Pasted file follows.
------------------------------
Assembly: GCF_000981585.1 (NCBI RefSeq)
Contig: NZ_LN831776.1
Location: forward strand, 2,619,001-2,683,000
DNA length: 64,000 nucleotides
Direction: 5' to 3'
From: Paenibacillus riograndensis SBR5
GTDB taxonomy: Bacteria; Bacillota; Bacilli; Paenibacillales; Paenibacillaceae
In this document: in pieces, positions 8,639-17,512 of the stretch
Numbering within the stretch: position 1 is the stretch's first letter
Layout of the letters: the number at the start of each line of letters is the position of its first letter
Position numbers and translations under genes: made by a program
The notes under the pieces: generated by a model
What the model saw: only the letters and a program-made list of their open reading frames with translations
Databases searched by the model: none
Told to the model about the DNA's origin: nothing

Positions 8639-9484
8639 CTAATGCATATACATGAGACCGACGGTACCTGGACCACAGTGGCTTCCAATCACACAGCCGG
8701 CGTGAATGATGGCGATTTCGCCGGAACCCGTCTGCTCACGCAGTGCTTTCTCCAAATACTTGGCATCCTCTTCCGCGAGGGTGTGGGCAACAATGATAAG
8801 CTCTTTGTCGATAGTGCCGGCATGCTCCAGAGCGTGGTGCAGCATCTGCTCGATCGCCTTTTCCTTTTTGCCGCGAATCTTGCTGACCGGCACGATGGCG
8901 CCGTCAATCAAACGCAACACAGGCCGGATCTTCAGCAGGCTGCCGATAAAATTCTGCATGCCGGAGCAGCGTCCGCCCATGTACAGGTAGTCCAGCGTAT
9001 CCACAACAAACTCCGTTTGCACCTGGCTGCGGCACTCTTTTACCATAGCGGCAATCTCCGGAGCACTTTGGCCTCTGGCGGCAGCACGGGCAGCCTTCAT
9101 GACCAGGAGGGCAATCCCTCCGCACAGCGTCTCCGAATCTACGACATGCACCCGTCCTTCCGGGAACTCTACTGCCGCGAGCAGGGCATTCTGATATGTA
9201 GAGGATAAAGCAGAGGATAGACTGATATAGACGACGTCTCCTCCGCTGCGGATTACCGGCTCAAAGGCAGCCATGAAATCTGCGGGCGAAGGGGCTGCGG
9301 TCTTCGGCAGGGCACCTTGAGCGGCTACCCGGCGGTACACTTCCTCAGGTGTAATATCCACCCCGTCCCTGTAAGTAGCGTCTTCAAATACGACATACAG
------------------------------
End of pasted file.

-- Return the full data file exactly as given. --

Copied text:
Assembly: GCF_000981585.1 (NCBI RefSeq)
Contig: NZ_LN831776.1
Location: forward strand, 2,619,001-2,683,000
DNA length: 64,000 nucleotides
Direction: 5' to 3'
From: Paenibacillus riograndensis SBR5
GTDB taxonomy: Bacteria; Bacillota; Bacilli; Paenibacillales; Paenibacillaceae
In this document: in pieces, positions 8,639-17,512 of the stretch
Numbering within the stretch: position 1 is the stretch's first letter
Layout of the letters: the number at the start of each line of letters is the position of its first letter
Position numbers and translations under genes: made by a program
The notes under the pieces: generated by a model
What the model saw: only the letters and a program-made list of their open reading frames with translations
Databases searched by the model: none
Told to the model about the DNA's origin: nothing

Positions 8639-9484
8639 CTAATGCATATACATGAGACCGACGGTACCTGGACCACAGTGGCTTCCAATCACACAGCCGG
8701 CGTGAATGATGGCGATTTCGCCGGAACCCGTCTGCTCACGCAGTGCTTTCTCCAAATACTTGGCATCCTCTTCCGCGAGGGTGTGGGCAACAATGATAAG
8801 CTCTTTGTCGATAGTGCCGGCATGCTCCAGAGCGTGGTGCAGCATCTGCTCGATCGCCTTTTCCTTTTTGCCGCGAATCTTGCTGACCGGCACGATGGCG
8901 CCGTCAATCAAACGCAACACAGGCCGGATCTTCAGCAGGCTGCCGATAAAATTCTGCATGCCGGAGCAGCGTCCGCCCATGTACAGGTAGTCCAGCGTAT
9001 CCACAACAAACTCCGTTTGCACCTGGCTGCGGCACTCTTTTACCATAGCGGCAATCTCCGGAGCACTTTGGCCTCTGGCGGCAGCACGGGCAGCCTTCAT
9101 GACCAGGAGGGCAATCCCTCCGCACAGCGTCTCCGAATCTACGACATGCACCCGTCCTTCCGGGAACTCTACTGCCGCGAGCAGGGCATTCTGATATGTA
9201 GAGGATAAAGCAGAGGATAGACTGATATAGACGACGTCTCCTCCGCTGCGGATTACCGGCTCAAAGGCAGCCATGAAATCTGCGGGCGAAGGGGCTGCGG
9301 TCTTCGGCAGGGCACCTTGAGCGGCTACCCGGCGGTACACTTCCTCAGGTGTAATATCCACCCCGTCCCTGTAAGTAGCGTCTTCAAATACGACATACAG